Mumbai: Shares of mining companies on Friday ended on a mixed note, with Coal India (CIL) plunging over 5 percent after the government approved the new Mining Bill that calls for them to share profits and an amount equivalent to royalty with the project-affected people.
State-run miner CIL plunged 5.15 percent to Rs 332.75 a piece on the BSE. The company, which contributes over 80 per cent of the country's total coal production, was the top loser among the Sensex blue-chips.
Metal companies like Tata Steel and Hindalco tanked 3.99 and 1.80 percent, respectively, on the BSE, while state-owned steel maker Steel Authority of India fell 3.75 percent.
Gujarat Mineral Development Corporation, too, fell 4.81 percent and Sterlite Industries plunged 4.05 percent.
In contrast, Sesa Goa, producer and exporter of iron ore, closed 4.37 percent higher, while mineral producer NMDC closed with small gain of 0.22 percent and JSW Steel settled 0.78 percent up.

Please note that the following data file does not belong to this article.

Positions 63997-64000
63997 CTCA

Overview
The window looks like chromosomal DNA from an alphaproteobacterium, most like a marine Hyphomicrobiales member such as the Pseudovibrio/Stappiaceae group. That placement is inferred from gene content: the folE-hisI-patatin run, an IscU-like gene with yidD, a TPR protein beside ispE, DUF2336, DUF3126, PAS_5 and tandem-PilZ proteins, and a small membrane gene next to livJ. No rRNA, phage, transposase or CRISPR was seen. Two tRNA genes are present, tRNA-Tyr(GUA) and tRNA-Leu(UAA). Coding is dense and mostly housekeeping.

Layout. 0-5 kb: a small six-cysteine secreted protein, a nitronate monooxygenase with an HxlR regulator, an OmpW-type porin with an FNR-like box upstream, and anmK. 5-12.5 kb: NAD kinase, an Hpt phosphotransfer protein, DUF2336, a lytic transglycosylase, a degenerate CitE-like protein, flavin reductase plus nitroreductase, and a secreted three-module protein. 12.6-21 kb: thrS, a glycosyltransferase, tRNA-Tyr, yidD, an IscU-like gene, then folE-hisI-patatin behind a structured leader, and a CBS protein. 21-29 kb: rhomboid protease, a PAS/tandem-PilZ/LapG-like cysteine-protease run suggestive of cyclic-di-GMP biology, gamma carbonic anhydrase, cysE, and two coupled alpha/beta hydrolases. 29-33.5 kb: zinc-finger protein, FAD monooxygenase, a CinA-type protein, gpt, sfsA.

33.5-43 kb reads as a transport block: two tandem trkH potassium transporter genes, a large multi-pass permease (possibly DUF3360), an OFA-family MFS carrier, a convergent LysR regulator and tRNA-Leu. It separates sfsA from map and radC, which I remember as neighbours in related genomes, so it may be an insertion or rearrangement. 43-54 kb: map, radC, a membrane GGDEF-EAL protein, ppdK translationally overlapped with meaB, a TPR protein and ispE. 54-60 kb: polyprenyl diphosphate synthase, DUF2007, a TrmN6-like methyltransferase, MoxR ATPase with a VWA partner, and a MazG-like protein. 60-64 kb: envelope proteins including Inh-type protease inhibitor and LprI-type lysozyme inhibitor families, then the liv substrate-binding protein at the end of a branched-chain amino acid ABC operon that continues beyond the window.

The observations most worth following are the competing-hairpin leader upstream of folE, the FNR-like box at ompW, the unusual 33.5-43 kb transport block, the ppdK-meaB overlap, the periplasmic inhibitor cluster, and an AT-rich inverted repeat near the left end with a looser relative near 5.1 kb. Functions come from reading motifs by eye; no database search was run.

The BSE metal index closed 2.68 percent lower at 10,995.57.
Analysts said mining shares lost sheen on concerns of the bill's impact on miners profitability as the Cabinet approved the mining bill.
The Bill is likely to be tabled in Parliament in the Winter Session.
Mines and Mineral Development and Regulation (MMDR) Bill, 2011, has provisions for 26 percent profit-sharing by coal miners and an amount equivalent to royalty to be paid by other mineral mining firms with project-affected people.